Accessibility

Step by Step: Designing and Building Accessible Bus Stops

Posted on April 13, 2017 by Rachel Beyerle

A transit agency official measures the distance between the edge of a shelter and the curb, using a measuring wheel, to determine if enough clearance is available for riders who use wheelchairs to board and alight the bus.
A transit agency official measures the distance between the edge of a shelter and the curb, using a measuring wheel, to determine if enough clearance is available for riders who use wheelchairs to board and alight the bus.
Accessible transit stop design is based on three key elements: barrier-free design, wayfinding to help passengers reach the stop, and safety. These elements take into account the needs of all potential transit users, not just people with physical disabilities. This brief article provides an overview of the federal accessibility standards that must be met when constructing bus stops and the guidelines that improve accessibility above Americans with Disabilities Act minimum requirements. Let’s get started by taking a look at the standards and guidelines and then move on to how these requirements are implemented to construct transit stops that are both functional and pleasant for transit passengers.

Defining Guidelines

The Americans with Disabilities Act (ADA) is where it all begins. U.S. Department of Transportation ADA requirements related to public transportation services, including bus stops and stations, are the minimum standards that must be met to comply with federal law. ADA requirements pertain to surfaces, clearances from curbs and roadways, cross slopes, and accessible connections to streets, sidewalks, and pedestrian paths. The U.S. Access Board publishes ADA Accessibility Guidelines (ADAAG). The guidelines can be used to implement the ADA requirements related to design and construction. The Public Rights-of-Way Accessibility Guidelines (PROWAG) are currently in draft form and address pedestrian access to sidewalks and streets, including crosswalks, curb ramps, street furnishings (e.g, benches), pedestrian signals, parking, and other components of public rights-of-way.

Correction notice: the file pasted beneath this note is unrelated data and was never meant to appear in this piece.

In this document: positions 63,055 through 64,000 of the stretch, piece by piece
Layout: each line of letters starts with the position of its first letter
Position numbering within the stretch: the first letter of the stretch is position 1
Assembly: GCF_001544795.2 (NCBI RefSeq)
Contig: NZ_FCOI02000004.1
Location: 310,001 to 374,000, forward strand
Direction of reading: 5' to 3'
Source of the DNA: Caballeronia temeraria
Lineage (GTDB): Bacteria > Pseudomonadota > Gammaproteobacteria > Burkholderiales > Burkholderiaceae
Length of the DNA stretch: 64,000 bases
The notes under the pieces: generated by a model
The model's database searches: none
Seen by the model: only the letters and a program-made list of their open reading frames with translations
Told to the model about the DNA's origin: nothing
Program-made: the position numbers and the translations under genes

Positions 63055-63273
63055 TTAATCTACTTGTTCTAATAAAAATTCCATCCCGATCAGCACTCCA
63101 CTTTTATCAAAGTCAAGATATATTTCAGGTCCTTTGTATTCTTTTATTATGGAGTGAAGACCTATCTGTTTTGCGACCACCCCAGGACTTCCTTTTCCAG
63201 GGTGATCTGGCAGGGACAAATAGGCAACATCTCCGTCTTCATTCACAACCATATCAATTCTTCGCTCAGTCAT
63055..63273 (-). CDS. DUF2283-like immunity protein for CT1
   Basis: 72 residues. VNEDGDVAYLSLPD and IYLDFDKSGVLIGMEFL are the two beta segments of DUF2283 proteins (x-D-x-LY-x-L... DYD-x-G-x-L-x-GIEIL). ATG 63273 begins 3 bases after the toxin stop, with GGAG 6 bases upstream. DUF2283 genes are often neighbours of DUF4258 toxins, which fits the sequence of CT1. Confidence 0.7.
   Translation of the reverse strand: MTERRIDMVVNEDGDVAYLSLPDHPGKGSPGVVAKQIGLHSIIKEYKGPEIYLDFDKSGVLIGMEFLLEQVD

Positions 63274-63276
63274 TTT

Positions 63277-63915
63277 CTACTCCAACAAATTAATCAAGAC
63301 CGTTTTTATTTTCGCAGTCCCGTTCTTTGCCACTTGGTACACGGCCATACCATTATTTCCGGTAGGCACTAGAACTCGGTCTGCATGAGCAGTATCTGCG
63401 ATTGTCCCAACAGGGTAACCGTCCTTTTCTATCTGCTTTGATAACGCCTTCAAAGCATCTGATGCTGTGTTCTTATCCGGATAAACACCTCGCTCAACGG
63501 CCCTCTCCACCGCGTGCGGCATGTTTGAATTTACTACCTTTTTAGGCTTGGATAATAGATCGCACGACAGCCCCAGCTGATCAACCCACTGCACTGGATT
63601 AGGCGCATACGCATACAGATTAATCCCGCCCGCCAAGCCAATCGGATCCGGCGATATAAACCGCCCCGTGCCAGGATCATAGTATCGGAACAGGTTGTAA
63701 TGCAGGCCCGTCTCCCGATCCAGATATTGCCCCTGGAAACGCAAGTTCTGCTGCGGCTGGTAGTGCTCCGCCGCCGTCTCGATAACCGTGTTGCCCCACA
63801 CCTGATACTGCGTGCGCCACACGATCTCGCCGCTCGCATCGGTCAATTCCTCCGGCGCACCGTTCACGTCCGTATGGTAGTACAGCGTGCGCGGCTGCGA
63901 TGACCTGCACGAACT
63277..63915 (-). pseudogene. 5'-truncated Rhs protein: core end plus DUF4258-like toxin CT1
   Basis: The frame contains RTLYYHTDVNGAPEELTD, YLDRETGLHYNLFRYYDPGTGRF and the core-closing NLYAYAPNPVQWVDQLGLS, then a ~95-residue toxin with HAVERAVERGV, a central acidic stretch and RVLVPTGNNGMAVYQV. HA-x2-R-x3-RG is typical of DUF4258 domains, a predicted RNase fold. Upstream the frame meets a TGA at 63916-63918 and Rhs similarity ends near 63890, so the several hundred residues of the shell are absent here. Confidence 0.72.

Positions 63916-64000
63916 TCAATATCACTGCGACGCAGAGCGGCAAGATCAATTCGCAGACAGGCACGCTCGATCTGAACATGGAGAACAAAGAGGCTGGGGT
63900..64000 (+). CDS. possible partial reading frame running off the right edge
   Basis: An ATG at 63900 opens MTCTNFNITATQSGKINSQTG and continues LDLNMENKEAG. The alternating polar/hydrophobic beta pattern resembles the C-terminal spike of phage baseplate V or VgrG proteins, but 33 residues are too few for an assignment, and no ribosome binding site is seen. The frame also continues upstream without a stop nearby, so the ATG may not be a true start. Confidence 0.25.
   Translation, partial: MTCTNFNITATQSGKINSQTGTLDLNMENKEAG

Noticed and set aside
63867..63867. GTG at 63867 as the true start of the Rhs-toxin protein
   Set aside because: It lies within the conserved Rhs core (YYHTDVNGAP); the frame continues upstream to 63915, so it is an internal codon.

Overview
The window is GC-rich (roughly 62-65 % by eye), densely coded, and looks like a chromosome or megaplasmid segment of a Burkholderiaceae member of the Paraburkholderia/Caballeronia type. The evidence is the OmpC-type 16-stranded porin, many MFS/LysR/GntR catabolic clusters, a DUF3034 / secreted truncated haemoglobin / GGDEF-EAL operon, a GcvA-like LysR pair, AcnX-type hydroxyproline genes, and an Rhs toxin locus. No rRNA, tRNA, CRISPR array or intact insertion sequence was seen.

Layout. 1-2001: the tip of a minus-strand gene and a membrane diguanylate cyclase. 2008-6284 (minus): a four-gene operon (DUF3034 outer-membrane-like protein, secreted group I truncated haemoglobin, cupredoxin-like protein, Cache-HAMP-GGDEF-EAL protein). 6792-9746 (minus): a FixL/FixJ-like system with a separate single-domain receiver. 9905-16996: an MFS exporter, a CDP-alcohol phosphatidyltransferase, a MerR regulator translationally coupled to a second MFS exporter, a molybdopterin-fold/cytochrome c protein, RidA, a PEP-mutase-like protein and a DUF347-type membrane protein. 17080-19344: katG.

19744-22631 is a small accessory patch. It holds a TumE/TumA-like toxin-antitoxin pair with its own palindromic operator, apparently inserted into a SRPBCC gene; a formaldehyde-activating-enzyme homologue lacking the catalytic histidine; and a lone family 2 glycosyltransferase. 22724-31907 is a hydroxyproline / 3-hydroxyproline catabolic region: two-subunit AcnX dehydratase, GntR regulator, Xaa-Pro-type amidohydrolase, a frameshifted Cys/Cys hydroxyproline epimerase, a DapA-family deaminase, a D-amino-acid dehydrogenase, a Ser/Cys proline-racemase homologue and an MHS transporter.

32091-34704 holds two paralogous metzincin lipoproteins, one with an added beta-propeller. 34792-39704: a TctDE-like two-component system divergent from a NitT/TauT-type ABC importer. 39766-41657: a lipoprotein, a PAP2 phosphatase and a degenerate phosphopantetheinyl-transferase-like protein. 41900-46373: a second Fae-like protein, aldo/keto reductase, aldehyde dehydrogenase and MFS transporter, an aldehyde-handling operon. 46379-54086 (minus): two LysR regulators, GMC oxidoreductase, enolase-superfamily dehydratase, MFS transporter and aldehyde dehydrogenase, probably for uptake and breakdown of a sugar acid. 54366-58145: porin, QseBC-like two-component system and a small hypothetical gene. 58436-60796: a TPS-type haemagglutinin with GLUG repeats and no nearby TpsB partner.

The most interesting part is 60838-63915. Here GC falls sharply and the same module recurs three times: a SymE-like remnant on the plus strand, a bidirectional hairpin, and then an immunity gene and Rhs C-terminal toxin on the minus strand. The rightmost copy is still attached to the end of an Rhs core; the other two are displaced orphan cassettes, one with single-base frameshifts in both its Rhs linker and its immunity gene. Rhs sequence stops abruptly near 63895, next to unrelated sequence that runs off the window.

Accessible design means that a transit system has complied with ADA laws, regulations, and state or local building codes. Once the ADA requirements are met, then universal design (UD) should be considered. UD provides a higher level of access for people with disabilities but also accommodates the needs of everyone — children, older adults, women, and men. Classic examples of the general population benefiting from UD include a parent pushing a baby stroller or a traveler using a curb ramp while pulling luggage. The Toolkit for the Assessment of Bus Stop Accessibility and Safety provides examples of how minimum requirements are met and how UD can be considered for the various aspects of transit stops, such as boarding areas, shelters, and lighting.

Indirect lighting illuminates the shelter and sidewalk in New York City. The shelter is constructed with glass panels on all four sides, providing good visibility and better security.